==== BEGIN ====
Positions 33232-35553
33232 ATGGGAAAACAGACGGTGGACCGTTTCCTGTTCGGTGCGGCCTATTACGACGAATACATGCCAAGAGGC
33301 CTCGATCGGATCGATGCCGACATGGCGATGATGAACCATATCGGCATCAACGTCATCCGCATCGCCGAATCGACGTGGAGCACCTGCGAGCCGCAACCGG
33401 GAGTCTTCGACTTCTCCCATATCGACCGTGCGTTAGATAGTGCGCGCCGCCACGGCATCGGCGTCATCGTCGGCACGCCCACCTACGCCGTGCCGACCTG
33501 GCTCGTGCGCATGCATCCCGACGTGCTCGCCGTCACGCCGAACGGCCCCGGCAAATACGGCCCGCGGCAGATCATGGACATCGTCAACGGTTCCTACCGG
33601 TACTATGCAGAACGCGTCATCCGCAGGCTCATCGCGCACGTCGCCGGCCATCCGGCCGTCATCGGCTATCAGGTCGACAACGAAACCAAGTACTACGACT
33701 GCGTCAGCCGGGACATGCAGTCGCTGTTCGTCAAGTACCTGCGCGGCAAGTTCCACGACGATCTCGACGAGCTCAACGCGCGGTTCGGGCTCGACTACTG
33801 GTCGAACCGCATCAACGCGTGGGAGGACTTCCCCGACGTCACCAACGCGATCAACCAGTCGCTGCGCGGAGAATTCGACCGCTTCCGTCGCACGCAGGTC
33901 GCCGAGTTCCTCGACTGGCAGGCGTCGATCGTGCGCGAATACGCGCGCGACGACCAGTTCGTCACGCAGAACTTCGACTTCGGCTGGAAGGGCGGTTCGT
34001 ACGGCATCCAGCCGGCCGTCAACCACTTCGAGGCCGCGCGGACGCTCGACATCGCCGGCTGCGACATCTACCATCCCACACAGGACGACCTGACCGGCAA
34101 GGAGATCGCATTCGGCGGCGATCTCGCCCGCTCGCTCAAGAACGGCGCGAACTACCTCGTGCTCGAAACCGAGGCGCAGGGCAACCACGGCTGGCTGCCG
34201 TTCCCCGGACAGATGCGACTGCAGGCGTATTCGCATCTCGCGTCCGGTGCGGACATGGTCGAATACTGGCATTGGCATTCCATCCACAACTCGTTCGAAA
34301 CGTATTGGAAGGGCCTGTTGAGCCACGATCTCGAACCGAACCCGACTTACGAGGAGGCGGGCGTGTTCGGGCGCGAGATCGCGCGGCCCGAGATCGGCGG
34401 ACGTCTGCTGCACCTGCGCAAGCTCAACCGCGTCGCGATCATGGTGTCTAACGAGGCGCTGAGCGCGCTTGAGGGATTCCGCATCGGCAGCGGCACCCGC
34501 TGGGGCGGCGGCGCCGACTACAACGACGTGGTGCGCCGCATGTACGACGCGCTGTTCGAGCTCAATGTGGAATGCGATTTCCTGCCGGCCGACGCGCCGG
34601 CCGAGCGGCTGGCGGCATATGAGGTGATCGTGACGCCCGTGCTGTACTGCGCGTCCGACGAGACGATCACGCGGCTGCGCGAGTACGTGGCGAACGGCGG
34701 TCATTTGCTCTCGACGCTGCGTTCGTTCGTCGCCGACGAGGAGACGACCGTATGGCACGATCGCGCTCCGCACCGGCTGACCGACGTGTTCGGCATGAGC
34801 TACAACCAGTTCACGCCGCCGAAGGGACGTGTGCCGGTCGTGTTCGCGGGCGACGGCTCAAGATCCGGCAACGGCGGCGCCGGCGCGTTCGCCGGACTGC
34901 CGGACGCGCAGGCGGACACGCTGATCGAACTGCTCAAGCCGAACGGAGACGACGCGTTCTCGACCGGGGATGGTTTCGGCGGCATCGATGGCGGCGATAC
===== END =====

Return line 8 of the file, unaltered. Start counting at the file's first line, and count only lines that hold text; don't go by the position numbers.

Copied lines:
33801 GTCGAACCGCATCAACGCGTGGGAGGACTTCCCCGACGTCACCAACGCGATCAACCAGTCGCTGCGCGGAGAATTCGACCGCTTCCGTCGCACGCAGGTC